WASHINGTON (Reuters) — The U.S. Supreme Court on Thursday rejected a Republican bid that had been backed by former President Donald Trump’s administration to invalidate the Obamacare healthcare law, ruling that Texas and other challengers had no legal standing to file their lawsuit.
The 7-2 ruling authored by liberal Justice Stephen Breyer did not decide broader legal questions raised in the case about whether a key provision in the law, which is formally called the Affordable Care Act, was unconstitutional and, if so, whether the rest of the statute should be struck down.
The provision, called the “individual mandate,” required Americans to obtain health insurance or pay a financial penalty.
It marked the third time the court has preserved Obamacare since its 2010 enactment.
President Joe Biden’s administration in February urged the Supreme Court to uphold Obamacare, reversing the position taken by the government under Trump, who left office in January.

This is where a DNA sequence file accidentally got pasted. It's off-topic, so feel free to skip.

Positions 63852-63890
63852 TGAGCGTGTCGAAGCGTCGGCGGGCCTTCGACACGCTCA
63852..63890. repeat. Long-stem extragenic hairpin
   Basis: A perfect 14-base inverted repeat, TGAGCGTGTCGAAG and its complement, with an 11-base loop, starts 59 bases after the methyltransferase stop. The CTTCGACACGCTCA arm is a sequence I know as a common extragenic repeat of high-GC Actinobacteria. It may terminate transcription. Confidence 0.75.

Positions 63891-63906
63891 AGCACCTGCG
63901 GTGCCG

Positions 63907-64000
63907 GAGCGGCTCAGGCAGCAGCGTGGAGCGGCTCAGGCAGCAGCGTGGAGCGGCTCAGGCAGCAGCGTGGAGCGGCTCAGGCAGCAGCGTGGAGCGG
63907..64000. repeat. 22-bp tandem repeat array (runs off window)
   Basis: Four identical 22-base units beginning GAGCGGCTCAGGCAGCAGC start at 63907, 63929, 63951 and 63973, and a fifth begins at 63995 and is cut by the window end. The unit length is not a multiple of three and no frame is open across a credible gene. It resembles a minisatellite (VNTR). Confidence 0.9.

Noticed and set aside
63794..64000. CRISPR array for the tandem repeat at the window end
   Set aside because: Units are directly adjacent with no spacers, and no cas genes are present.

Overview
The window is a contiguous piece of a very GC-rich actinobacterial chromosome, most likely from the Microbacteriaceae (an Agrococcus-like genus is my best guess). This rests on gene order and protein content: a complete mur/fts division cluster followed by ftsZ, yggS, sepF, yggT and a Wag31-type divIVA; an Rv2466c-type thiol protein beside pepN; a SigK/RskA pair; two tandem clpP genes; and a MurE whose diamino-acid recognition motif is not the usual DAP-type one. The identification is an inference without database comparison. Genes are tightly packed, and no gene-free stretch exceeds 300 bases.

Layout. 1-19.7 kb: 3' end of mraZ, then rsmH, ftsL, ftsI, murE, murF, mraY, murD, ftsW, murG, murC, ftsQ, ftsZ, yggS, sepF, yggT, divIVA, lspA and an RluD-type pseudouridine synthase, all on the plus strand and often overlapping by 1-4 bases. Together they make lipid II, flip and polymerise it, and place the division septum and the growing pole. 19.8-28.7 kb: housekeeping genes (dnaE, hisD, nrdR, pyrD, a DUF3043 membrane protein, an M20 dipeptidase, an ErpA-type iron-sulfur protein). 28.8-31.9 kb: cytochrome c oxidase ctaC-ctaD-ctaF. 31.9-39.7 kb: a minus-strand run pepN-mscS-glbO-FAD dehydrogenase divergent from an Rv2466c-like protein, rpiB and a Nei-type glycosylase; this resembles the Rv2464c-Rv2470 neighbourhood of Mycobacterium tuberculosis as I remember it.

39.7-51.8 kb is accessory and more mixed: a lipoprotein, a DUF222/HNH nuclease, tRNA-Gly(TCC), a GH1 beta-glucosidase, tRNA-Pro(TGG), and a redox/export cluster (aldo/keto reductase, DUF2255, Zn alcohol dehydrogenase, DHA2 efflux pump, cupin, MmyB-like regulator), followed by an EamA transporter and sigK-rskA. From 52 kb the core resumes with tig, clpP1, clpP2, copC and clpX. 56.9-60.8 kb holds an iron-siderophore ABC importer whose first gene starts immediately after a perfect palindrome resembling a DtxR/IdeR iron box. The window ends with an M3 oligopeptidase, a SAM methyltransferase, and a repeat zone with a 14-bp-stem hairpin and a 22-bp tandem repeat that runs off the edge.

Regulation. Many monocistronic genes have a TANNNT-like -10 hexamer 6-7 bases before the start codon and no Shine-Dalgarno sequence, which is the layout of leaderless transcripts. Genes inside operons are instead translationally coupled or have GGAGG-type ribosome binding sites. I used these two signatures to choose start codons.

The ruling came in a lawsuit by Texas and 17 other Republican-governed states and later joined by Trump’s administration. A coalition of 20 states including Democratic-governed California and New York and the Democratic-controlled House of Representatives intervened in the case to try to preserve Obamacare after Trump refused to defend the law.
The two dissenting justices were conservatives Samuel Alito and Neil Gorsuch.
Republicans fiercely opposed Obamacare when it was proposed, failed to repeal it when they controlled both chambers of Congress and have been unsuccessful in getting courts to invalidate the law, which was Democratic former President Barack Obama’s signature domestic policy achievement. The Trump administration did take steps to hobble the law.
Reporting by Lawrence Hurley; Editing by Will Dunham.